The Frazerian roots of contemporary theories of religion and violence

Research output: Contribution to journalArticle

2 Citations (Scopus)

Abstract

The association of religion with violence rather than with peace long antedates 9/11. Among theorists of religion, the association goes back at least to J.G. Frazer, author of the classic The Golden Bough (first ed. 1890). Contemporary theorists who tic religion to violence are beholden to Frazer, even when they spurn any dependence. At the same time the function of religious violence for contemporary theorists has shifted from control over the physical world to control over the social world. That shift typifies the overall shift from a nineteenth-century approach to religion to a twentieth-century one. This article considers two of the most prominent contemporary theorists who connect religion to violence: Rene Girard and Walter Burkert. How they at once depend on Frazer and break with him is the subject of this article.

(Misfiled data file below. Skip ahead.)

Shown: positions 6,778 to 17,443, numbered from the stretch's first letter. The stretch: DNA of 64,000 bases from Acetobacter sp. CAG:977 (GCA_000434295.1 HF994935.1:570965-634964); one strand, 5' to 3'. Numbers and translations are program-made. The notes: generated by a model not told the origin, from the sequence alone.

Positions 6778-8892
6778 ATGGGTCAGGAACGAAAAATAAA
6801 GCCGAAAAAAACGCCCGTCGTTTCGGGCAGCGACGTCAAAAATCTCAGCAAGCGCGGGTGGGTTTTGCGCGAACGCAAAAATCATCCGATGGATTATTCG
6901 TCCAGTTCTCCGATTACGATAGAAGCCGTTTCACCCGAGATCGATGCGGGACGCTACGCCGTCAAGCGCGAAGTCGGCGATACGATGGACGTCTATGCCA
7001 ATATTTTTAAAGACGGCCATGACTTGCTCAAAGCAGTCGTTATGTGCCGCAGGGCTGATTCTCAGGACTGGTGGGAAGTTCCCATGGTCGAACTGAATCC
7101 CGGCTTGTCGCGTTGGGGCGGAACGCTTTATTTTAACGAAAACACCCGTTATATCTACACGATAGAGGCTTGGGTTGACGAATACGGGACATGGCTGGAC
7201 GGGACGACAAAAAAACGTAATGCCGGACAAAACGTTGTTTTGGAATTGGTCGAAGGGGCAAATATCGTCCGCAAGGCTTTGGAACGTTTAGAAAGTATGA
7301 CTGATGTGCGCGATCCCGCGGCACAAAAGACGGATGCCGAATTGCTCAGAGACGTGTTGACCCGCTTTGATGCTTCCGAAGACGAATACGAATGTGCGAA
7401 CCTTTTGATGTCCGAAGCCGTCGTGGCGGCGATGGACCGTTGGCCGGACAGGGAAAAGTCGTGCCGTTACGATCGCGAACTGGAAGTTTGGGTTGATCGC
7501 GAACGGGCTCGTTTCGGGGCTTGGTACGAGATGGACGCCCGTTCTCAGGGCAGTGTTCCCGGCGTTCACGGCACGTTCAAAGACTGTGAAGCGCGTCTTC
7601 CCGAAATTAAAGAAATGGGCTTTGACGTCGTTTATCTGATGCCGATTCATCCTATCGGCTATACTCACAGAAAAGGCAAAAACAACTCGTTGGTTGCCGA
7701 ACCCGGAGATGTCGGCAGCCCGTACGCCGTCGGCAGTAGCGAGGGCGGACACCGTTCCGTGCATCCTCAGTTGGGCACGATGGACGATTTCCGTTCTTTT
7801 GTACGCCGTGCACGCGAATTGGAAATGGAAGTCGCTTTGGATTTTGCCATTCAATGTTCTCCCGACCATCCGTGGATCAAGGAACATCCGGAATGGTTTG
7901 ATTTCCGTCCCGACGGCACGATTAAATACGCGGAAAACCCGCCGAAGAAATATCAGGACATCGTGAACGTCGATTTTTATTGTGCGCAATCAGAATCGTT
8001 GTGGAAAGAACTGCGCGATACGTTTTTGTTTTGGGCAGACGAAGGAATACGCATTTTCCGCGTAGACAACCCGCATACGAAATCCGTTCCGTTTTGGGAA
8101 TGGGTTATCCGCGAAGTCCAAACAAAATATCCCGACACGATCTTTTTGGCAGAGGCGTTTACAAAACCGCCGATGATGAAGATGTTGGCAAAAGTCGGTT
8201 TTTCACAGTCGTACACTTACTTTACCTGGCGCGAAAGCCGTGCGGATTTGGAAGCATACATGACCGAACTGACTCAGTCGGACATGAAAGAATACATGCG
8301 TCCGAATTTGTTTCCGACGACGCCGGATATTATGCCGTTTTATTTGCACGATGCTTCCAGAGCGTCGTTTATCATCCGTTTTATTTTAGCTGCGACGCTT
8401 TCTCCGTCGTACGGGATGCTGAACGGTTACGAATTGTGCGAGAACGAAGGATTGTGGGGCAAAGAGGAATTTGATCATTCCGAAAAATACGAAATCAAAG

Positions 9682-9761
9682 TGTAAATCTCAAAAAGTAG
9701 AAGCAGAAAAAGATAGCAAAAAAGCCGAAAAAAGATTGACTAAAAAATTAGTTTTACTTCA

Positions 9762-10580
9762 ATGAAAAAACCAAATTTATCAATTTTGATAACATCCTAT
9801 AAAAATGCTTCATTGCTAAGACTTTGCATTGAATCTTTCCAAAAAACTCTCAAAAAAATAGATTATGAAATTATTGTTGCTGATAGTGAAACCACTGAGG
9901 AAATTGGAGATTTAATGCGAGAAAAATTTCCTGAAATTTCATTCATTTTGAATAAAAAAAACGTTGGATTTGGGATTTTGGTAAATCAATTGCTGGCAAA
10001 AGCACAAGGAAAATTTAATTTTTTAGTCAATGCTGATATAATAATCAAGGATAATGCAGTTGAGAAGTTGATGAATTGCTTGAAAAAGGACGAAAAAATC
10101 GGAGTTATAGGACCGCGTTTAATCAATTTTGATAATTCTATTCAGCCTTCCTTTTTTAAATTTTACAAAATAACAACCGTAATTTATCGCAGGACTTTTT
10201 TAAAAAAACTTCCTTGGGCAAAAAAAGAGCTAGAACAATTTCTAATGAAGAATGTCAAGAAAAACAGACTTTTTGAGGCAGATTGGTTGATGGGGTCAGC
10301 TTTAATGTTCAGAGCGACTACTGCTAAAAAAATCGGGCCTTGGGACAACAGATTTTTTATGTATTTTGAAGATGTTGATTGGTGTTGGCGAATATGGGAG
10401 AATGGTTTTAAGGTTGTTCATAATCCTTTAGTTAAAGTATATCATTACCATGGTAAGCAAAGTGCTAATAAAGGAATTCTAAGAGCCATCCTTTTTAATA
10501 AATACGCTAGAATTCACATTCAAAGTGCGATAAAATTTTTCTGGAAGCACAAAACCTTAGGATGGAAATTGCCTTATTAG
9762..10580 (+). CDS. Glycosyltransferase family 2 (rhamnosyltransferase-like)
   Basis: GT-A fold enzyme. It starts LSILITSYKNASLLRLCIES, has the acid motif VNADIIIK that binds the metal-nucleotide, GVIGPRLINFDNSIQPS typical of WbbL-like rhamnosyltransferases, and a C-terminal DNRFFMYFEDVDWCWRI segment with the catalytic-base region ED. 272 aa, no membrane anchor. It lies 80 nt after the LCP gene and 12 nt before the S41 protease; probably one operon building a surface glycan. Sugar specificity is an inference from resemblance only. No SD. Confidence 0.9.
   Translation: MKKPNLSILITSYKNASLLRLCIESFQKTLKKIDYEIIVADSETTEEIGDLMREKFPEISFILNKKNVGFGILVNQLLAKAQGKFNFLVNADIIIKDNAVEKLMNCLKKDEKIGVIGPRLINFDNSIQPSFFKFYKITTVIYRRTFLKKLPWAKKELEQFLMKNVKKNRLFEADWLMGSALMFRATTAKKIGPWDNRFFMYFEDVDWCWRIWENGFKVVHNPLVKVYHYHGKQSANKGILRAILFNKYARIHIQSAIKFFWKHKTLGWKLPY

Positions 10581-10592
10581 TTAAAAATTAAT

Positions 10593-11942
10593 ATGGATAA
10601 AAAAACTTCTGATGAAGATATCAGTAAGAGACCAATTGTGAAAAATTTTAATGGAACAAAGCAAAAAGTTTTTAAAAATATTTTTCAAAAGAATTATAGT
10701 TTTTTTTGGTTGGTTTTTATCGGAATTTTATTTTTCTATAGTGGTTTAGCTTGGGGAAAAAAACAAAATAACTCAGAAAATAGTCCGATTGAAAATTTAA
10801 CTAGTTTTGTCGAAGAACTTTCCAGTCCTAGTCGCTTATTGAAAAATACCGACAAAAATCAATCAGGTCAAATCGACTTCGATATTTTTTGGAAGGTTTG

Original languageEnglish
Pages (from-to)4-25
Number of pages22
JournalReligion
Volume37
Issue number1
DOIs
Publication statusPublished - 2007

Cite this

The Frazerian roots of contemporary theories of religion and violence. / Segal, Robert A.

In: Religion, Vol. 37, No. 1, 2007, p. 4-25.

Research output: Contribution to journalArticle

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